None of them seemed to grasp the severity of the situation.

She was withering away and they were flitting past her like hummingbirds, planning cruises and complaining about Pinterest baking fails. How could they be that blind to the inevitable conclusion? Her inevitable conclusion. Perhaps they weren’t and this was their way of coping. Yet, it still irked her. She was strapped to this God-forsaken hospital bed and they were hitting the mall, going to the movies, planning dinner dates. She would be making better use of her time and freedom, were she granted it. They were, and always had been, a waste of good health.

Her sisters, though well-meaning, tended to vacuousness and self-absorption. Out of the four of them, she was the only one who aspired to graduate form college, or even to attend one, for that matter. The Three Vanities, as she had privately deemed them, were all sparkle, no substance. They delighted in the aesthetic arts. No, that is being too kind. They spent a great deal of their lives attempting to look entirely different thn how they were born to look. Why did curly hair need to be ironed into submission or poisoned with keratin until it hung lifeless, mourning its prior splendor? Why did freckles need to be concealed under cake icing, or the tawny beige equivalent? And why did all evidence of bringing beautiful life into this world need to be obliterated with waist trainers, tummy tucks, and breast lifts? What was the point of appearing to not have lived one’s life at all?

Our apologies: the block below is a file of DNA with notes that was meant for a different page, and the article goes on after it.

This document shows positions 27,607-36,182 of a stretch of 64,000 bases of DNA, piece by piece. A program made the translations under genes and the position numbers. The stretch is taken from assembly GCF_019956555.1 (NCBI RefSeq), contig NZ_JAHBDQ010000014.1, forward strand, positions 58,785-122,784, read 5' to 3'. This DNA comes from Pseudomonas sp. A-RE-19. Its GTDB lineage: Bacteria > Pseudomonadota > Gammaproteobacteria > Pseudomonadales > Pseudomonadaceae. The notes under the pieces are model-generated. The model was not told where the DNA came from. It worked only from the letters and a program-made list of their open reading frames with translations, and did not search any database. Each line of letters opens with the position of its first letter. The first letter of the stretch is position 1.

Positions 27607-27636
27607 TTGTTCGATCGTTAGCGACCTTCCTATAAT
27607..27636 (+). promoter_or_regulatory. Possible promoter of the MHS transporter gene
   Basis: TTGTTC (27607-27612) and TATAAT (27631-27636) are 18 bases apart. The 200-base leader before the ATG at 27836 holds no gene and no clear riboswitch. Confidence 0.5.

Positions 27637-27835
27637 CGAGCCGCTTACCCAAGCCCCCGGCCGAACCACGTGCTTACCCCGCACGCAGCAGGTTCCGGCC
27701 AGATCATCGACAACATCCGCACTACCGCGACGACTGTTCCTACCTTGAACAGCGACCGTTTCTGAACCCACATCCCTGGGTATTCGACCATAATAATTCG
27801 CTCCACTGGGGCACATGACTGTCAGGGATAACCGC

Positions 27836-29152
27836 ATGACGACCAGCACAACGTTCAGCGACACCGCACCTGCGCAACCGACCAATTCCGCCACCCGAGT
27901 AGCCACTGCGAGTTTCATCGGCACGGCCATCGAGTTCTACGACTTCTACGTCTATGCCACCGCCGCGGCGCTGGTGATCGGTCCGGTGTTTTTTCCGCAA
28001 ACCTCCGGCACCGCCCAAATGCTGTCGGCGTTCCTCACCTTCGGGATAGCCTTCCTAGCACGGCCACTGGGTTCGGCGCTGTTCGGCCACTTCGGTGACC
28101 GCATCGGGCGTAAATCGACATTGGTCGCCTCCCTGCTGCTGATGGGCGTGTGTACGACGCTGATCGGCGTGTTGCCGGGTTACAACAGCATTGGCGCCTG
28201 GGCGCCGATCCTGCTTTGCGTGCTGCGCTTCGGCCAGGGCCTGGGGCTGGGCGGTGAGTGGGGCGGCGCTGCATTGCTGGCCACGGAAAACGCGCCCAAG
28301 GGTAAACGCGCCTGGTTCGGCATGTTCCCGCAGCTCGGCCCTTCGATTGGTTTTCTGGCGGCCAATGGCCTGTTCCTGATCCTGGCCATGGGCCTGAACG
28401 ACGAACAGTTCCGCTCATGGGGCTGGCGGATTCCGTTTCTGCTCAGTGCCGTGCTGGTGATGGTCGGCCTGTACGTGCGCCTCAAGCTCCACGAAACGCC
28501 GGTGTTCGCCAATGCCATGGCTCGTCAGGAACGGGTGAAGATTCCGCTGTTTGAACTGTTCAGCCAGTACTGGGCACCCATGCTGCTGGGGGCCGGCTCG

The curls were a birthright from their beautiful mother, as was this unfortunate condition, saved only for her, none spared for her siblings. The freckles were momentos of long, happy days in the sun, frolicking in the mid-summer ocean, not a care in the world. And what she would give to have the silvery stripes across her lower stomach. To nurse a child at her sagging breast. It was a magic that she would never know, despite how much she wanted it or how much she may have deserved it.

They had it all without knowing or caring. And she had this room, these tubes, these pills. But that wasn’t all. By some strange reversal of fortunes, she had him. How was it that he wanted to stay with her, knowing the ultimate goodbye was always only a few days away? He, so full of the life and vigor she imagined but had never truly experienced in her short, difficult life. But he chose her. And that had to count for something.


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